Similarly, some teachers in Chinese vernacular schools attended a post-primary physical training course at the Nanyang Physical Training School (SSAR, 1930, p. 767). The Chinese vernacular schools in Singapore at times continued to look towards China for curricular support. As early as 1930, China’s Ministry of Education issued a syllabus on education, covering various aspects such as overseas Chinese education, syllabus for physical training, attire, etc (Ministry of Education, China, 1930). Textbooks on physical training were also published for schools in and outside China, for example,《初中学生文库课 外运动田径》(Track and Field for Lower Secondary Students). In contrast, English schools still did not have any centralised institutions for physical training at this point (SSAR, 1931, p. 833), although teachers of English schools could attend “refresher courses” organised by the Education Department (SSAR, 1932, p. 778).
Difficulties & Developments in the 1930s
While significant progress had been made, several reversals occurred in the 1930s when the Great Depression greatly impacted the education scene. The posts of Assistant Superintendent of Physical Education and female Supervisor of Physical Education were removed in 1932 (SSAR, 1932, p. 765—766). By 1933, the post of Chief Superintendent of Physical Education was also abolished and replaced by that of Superintendent of Physical Education (SSAR, 1933, p. 623).
Despite the minimal training and supervision provided, the range of sports played in schools expanded to include boxing. The sport was played in Outram School and St. Andrew’s School, and the two schools played against each other during a contest on 2 August 1930 (“Contests at Outram School Next Thursday”, The Straits Times, 2 August 1930, p.13). At the same time, the town convent also started a hockey team (SSAR, 1933, p. 637) and badminton was played whenever suitable space was available (Ibid, p. 654).
On the whole, most schools had physical education lessons and had tried to provide organised games as best as they could. The usual games such as association football, cricket, hockey, volleyball, basketball, badminton and tennis were played in secondary boys’ schools (SSAR, 1932, p. 796). In junior schools, swings, see-saws and chutes were the main physical exercise facilities. Over in girls’ schools, mainly organised games were provided as none of them had full-size playing fields. Dancing and singing games were taught in smaller schools while “netball, tennis, badminton and rounders were played at the larger schools” (Ibid, p. 793).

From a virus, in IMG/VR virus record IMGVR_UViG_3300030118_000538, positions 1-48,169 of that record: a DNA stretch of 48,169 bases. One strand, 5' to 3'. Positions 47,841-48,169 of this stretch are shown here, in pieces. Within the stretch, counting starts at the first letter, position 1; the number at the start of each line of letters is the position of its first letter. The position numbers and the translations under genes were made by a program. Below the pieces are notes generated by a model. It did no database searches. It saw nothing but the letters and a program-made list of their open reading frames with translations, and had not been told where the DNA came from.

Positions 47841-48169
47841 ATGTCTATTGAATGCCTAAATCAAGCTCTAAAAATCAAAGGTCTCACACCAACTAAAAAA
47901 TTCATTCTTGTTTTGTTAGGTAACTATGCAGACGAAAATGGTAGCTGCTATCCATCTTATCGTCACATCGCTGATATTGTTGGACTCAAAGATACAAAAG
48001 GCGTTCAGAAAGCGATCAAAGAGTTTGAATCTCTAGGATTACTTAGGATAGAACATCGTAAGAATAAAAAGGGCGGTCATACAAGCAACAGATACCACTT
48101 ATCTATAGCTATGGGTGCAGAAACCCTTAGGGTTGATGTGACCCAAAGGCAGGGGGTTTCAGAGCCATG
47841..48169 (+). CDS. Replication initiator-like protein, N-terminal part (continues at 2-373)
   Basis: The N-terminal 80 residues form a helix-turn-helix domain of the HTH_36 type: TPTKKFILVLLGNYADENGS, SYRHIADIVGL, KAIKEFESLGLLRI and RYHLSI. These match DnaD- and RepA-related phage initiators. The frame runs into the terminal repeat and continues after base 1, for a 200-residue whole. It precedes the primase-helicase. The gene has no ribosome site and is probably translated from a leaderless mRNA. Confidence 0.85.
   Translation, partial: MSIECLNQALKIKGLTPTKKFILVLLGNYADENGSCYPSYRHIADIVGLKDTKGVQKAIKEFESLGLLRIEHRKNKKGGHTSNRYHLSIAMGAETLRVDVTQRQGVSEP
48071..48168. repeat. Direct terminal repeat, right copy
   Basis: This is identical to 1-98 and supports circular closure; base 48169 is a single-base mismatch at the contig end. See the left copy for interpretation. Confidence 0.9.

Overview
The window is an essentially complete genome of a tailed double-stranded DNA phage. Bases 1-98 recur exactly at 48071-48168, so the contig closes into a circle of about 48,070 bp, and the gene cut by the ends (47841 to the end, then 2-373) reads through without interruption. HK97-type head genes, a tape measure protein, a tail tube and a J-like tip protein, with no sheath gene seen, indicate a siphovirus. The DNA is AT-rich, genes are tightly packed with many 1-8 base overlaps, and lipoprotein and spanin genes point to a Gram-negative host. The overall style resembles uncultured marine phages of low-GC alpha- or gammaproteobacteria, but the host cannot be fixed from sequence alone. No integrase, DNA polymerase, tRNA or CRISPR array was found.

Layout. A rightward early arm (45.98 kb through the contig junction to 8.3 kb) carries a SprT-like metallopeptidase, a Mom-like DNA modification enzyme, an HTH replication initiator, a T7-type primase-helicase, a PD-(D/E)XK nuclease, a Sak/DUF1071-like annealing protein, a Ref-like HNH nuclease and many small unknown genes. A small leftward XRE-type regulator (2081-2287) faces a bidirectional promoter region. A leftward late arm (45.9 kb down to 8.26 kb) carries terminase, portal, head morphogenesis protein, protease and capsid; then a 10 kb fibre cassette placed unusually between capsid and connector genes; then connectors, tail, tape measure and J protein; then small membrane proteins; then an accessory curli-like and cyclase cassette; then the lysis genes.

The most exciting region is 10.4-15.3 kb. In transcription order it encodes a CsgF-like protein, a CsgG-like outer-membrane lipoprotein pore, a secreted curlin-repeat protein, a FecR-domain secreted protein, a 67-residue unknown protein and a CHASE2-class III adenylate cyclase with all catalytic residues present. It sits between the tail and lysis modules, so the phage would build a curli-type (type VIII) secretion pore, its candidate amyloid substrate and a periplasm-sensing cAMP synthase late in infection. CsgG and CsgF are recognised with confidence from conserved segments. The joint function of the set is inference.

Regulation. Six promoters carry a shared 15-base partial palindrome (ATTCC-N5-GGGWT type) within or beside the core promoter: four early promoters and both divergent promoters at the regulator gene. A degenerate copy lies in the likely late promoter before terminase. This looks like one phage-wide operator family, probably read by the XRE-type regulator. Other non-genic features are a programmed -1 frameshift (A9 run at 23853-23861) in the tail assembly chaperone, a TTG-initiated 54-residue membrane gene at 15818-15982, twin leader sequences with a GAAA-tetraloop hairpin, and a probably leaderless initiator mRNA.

The government and the Chinese schools started the first Combined School Sports Meet in 1936. More than a thousand students from 69 schools participated in the two-day event held at Jalan Besar Stadium (ST, 1 Aug 1936, p.15).
Though stretched, the Education Department continued to provide support and guidance to the schools where it could. Lesson plans were made available to teachers in 1933 when the Board of Education made available a syllabus (SSAR, 1934, p. 785). In 1936, a special course in folk dancing was conducted for teachers in English girls’ schools (SSAR, 1936, p. 261).
As much as the Education Department tried to maintain the standard of physical training, the development of physical education was still handicapped by three key factors, namely, shortage of well trained teachers, lack of equipment to properly carry out the stipulated lesson plans and shortage of facilities like halls or rooms to carry out indoor floor exercises (SSAR, 1937, p. 188). In times like this, the teaching community received assistance from other agencies such as the Singapore Municipality which permitted the use of vacant lands near schools for students to play basketball, volleyball and badminton (SSAR, 1936, p. 265).
In 1938, when the economy improved, an Assistant Superintendent of Physical Education was again recruited. The year was also noteworthy for another reason: the traditional clothes worn by boys for physical training in the Malay schools were finally replaced by shorts and shirts, “the uniform common to many schools” (SSAR, 1938, p. 652). By this time, “Annual Sports [meets] were held by practically all schools” (Ibid, p. 709). And as much as the Education Department could, it extended assistance to the Chinese schools by organising inter-school sports among them (Ibid, p. 710).
Training and Syllabus during the Recovery Years, 1940s